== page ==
Roger Love reflects on setting goals, risking failure and pushing through

IT’S 11.40pm and I’m walking through the manicured grounds of Ardingly College, a private school 25km north of Brighton, when I go over on my ankle.

That’s good, I reason, if I am properly injured it means I can stop walking and no-one can judge me.

By this time, I have been walking for 16 hours on the 100km Richmond to Brighton walk, organised by Ultra Challenge, and I am at a low point.

Everything is hurting, legs and feet especially, and I have – inexplicably – had a bister on the back of my left heel since 2km.

This is just stupid, I’m thinking. Why am I doing this?

On closer inspection, my ankle is fine. I have a serious talk with myself and crash on into the woods and the night. Once I reach the 80km point, I am in better spirits, and at 88km, I am feeling positively optimistic as I start a brutal climb up the Downs before the descent to Brighton.

I reach the end on the racecourse in 25 hours 23 minutes – three hours quicker than in 2018 – and feel elated, before going to bed for the day.

It’s the low and high points that explain the attraction of these types of event – whether walking, running or cycling (or all three). It’s testing the limits not just of your physical endurance but your mental strength, too.

I got through my low points with a mixture of carrot and stick, telling myself how great I will feel at the end and how terrible – and embarrassed – I would feel if I quit. I also used anger, railing at anyone who has doubted me in anyway in my life.

In practical terms, I knew if I just kept walking, I would get there. One step after another, count off the kilometres. It worked.

That was in May. Later, in July, I am walking up Mount Snowdon in Wales with my big-hearted 16-year-old daughter, caught up in mist, howling wind and driving rain.

We are well-equipped but, three-quarters of the way up, she is fed-up, achy and soggy. I’m not sure we can make it to the top. But we have a chat about how suffering makes us strong and how if we walk 10mins at a time, we will get inevitably there. We do.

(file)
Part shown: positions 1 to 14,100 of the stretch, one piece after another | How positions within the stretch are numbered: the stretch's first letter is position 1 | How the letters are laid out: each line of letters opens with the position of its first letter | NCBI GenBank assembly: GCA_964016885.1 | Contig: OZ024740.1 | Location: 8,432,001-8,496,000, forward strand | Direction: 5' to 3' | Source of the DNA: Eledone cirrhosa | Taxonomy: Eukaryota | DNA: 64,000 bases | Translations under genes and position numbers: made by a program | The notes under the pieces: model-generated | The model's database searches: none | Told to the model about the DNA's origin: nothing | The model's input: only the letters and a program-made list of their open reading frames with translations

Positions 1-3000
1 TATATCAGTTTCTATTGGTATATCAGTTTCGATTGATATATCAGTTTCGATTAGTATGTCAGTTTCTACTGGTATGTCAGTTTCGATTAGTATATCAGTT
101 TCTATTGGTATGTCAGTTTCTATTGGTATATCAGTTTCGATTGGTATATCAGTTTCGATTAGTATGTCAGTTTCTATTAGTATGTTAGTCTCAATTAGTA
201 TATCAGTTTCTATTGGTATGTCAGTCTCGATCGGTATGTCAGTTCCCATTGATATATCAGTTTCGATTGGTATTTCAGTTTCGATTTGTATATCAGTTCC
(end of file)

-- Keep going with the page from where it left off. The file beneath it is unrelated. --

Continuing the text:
What was breaking us wasn’t our bodies – it was our minds – and once we got a grip and came up with a plan, we proved stronger than we thought.

I was reflecting on this as we headed towards September, a month in which people – rested from holidays and perhaps wanting to feel better on the beach next year – start a fitness drive.

There has to be a risk of failure with any goal; otherwise it’s not a goal, it’s a box-ticking exercise, and we are all stronger than we think. So, why not make your goals big this autumn.

It need not be a marathon in sub-four hours or a 100km walk in sub-24. What scares us is relative. I had a client for whom walking round London Fields was a huge challenge; others thought running 5km non-stop was beyond their endurance or could not see how they could lose weight. For another, a single press-up was her Everest.

They all had to be brave to work towards these goals. So, this September, let’s challenge ourselves physically – and especially mentally – and just go for it whatever it is.

Roger Love is a personal trainer based in Netil House E8.

Images courtesy of Roger Love